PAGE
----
J. Craig Ruby
|J. Craig Ruby|
Ruby from The Savitar, 1922
May 30, 1896|
|Died||September 9, 1980
Johnson County, Kansas
|Coaching career (HC unless noted)|
|Head coaching record|
|Accomplishments and honors|
Missouri Valley Conference (1917-18), (1919-20) player
Missouri Valley Conference (1920-21), (1921-22) coach
Big Ten Conference (1923-24), (1934-35)
James Craig Ruby (May 30, 1896 – September 9, 1980) was an American college basketball player and coach. A two-time All-American and All-Missouri Valley Conference forward at the University of Missouri, he took over the head coaching position of his alma-mater in 1920. After two years of being at the reins of the program and compiling a record of 33 wins and only 2 losses, Ruby was recruited by University of Illinois athletic director George Huff to take over the Fighting Illini’s men’s basketball coaching duties.
Beginning in 1922 and continuing on for the next 14 years, Ruby compiled a record of 148 wins and 95 losses. While playing in the Big Ten Conference, Ruby’s teams recorded 94 wins and 74 losses and won the conference championship 2 times. Ruby left the program in 1936 with coaching duties given to Douglas R. Mills.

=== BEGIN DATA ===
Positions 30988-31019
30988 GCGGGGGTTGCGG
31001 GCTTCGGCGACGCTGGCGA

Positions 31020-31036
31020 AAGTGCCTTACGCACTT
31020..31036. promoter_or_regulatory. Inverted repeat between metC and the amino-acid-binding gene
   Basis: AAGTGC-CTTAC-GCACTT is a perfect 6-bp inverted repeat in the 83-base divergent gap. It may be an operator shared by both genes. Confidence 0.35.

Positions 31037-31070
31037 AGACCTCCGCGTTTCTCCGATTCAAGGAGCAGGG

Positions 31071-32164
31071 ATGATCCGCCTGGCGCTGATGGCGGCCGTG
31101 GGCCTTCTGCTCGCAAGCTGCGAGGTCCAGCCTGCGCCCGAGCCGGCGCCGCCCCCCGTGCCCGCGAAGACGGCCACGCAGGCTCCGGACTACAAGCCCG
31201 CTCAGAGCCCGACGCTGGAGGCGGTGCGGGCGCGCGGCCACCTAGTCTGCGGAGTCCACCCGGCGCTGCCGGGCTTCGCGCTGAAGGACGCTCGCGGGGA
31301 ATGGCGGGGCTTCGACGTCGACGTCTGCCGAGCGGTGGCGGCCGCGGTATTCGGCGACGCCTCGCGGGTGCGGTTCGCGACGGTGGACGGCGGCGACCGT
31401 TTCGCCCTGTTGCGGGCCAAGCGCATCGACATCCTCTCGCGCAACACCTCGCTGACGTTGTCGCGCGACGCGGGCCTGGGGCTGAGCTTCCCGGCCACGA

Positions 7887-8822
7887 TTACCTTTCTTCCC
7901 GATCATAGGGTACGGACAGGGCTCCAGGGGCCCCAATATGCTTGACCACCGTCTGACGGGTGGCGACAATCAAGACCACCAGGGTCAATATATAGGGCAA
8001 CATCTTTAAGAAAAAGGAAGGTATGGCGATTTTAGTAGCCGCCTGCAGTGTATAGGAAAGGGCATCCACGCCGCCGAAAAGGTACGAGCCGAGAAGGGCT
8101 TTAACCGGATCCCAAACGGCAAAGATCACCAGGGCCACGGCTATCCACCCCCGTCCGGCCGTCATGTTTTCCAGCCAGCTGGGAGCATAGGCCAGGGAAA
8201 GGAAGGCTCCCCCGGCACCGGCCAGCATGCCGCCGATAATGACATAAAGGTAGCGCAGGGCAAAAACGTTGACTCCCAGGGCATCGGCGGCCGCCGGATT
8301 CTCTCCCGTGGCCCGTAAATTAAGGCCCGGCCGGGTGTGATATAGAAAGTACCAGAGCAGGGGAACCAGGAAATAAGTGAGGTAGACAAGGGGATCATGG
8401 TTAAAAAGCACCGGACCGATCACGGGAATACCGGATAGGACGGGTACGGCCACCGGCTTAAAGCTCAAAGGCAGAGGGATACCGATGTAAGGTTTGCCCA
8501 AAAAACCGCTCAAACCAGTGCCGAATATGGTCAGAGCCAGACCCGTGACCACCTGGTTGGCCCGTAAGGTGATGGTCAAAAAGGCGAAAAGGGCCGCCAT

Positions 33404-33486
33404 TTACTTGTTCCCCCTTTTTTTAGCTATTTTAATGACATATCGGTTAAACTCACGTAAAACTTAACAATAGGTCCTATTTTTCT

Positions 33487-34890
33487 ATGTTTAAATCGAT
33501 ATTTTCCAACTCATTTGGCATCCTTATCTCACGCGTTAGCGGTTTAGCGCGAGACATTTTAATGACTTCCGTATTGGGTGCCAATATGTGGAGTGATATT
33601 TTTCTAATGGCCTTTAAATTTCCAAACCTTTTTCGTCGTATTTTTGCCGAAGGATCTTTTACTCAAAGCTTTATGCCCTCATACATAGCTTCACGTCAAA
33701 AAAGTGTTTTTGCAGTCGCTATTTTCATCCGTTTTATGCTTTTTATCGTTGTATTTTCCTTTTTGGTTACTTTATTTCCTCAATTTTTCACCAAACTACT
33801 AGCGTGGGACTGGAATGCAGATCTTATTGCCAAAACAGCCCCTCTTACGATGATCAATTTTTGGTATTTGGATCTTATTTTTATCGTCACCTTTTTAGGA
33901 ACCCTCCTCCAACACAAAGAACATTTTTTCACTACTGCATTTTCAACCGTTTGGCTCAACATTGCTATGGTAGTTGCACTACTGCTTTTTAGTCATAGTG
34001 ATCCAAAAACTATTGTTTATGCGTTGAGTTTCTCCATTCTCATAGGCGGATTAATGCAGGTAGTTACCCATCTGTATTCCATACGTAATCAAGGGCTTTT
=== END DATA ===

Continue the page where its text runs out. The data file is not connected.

Ruby and legendary Kansas coach Phog Allen actively campaigned together for higher baskets to offset the advantage of tall centers. He also advocated the elimination of the dribble to do away with stalling, and wanted the hoop enlarged to 20 inches in diameter rather than the standard 18. In 1930 Ruby served as the president of the National Association of Basketball Coaches (NABC).
Ruby retired from coaching to pursue a career with the Kansas City based, Hallmark greeting card company at the age of 39, he died in 1980 at the age of 84.
James Craig Ruby was born May 30, 1896 in Stockport, Iowa, and died September 9, 1980 in Johnson County, Kansas. He married Dorothy Whitney on August 11, 1924 in Chicago, Illinois. Children of James Craig Ruby and Dorothy Whitney are: Joyce Ruby, born June 17, 1928, in Champaign, Illinois and Jay Whitney Ruby, also born in Champaign, Illinois
Head coaching record
|Season||Team||Season Record||Conf. Record||Postseason|